Then of course, there is that niggling little Border Issue. The possibility that there may be a nuclear mushroom cloud over a US city. See either movie: Dirty War or Last Best Chance. Not to mention the fact that illegal immigration is, well, illegal. President Bush called those in the Minuteman Project "vigilantes." I call them American citizens doing a job the President lacks the courage to perform himself. When it takes a French acquaintance of mine seven years to become a US citizen vs. someone who got his or her ankles wet in the Rio Grande -- and they achieve the same results -- why would you want to go the legal route?

This is an entirely separate hotbutton topic for me which deserves later scrutiny.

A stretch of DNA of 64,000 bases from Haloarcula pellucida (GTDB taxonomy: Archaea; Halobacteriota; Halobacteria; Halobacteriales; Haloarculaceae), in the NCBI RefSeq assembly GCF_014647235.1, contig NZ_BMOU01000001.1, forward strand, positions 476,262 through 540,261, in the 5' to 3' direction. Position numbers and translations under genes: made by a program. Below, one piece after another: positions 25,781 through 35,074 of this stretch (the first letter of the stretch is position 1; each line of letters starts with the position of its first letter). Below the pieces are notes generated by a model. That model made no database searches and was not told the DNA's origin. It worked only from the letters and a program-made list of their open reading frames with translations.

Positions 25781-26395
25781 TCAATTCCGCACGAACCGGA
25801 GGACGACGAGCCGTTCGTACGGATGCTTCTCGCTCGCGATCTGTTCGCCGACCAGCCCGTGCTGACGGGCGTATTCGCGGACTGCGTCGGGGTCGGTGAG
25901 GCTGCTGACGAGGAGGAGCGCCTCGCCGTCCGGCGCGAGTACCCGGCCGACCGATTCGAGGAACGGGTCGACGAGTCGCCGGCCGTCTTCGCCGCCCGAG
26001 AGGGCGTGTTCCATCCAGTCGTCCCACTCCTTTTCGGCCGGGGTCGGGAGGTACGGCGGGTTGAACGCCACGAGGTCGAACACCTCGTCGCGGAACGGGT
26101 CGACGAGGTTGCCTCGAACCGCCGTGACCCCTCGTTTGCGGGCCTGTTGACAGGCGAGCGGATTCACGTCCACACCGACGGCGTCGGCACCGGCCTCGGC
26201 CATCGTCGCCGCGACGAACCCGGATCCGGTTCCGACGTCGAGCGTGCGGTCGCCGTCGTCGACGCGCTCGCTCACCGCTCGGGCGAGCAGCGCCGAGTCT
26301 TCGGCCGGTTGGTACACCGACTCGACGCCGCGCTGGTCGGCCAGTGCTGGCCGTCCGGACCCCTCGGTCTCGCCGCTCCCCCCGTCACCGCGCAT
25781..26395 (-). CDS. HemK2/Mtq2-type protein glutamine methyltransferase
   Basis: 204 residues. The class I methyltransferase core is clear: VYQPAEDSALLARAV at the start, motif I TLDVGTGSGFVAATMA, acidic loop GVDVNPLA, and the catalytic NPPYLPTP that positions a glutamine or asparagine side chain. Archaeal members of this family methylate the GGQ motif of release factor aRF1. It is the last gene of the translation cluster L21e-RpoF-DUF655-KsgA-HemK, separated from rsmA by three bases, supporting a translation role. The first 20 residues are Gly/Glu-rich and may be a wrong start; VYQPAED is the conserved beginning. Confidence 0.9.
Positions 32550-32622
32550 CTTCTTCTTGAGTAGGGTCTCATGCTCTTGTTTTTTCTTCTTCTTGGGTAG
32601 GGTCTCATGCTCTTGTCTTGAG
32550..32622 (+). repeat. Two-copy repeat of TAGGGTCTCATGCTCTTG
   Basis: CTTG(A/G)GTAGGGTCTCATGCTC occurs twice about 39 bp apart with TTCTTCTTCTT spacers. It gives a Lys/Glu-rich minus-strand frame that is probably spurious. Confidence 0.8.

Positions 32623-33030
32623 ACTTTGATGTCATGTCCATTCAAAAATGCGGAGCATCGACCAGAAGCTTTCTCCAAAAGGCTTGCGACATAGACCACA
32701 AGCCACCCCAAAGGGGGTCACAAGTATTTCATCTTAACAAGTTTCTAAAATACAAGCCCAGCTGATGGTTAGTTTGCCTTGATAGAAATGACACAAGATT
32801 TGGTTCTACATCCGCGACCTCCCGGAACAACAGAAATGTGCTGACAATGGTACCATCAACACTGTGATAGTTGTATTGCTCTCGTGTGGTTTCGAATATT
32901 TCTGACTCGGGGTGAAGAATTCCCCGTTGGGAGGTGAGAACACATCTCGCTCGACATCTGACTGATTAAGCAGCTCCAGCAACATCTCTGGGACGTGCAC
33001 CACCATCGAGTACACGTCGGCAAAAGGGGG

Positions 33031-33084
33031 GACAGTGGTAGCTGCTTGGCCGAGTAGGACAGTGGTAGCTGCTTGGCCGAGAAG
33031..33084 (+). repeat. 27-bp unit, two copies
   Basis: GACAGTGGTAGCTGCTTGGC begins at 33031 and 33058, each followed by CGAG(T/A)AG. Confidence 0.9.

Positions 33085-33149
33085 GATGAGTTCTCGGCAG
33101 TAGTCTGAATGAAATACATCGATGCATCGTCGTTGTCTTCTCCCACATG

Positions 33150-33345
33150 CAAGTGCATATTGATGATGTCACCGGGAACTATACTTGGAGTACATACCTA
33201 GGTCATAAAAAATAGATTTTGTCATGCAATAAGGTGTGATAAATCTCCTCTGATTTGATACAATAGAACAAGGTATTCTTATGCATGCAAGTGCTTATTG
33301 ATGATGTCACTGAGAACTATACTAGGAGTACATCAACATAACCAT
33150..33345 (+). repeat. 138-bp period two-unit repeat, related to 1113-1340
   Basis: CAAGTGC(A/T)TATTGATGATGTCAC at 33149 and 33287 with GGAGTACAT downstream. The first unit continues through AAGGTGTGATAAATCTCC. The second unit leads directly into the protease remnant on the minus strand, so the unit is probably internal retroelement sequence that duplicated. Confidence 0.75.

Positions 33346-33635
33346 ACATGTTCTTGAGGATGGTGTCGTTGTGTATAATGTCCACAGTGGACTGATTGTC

In any event, massive spending + (in my opinion) unnecessary appeasement of the left wing (my, that's working well, isn't it?) + refusal to secure our borders + the nomination of Harriet Miers = final, open dissatisfaction on the right with a Bush decision.

Plus: President Bush may in fact get the opportunity to make an historical three nominations to the SCOTUS, as it's possible Ruth Bader Ginsberg or John Paul Stevens may retire in the future, during Bush's term. That would give the president the chance to impact a full one-third of this court.

So: the Harriet Miers "upheaval?" Not that difficult to figure out. I voted for George Bush, not LBJ. To be coarse: show me some sack, Mr. President.


Blogger Mahndisa S. Rigmaiden said...

10 18 05

Maybe you are waiting for "him to show some sack" when you shouldn't have even that much faith in him. He is a quasi liberal who was dishonest with his conservative constituency. Tell me, if you had your druthers who would you want him to appoint to the Supreme Court? I wanted him to choose Janice Rogers Brown; her Libertarian leanings are what benefits conservatives and libnazis alike. EQUAL APPLICATION of the LAW! She is fair and maybe a bit extreme, but she would balance the court IMO.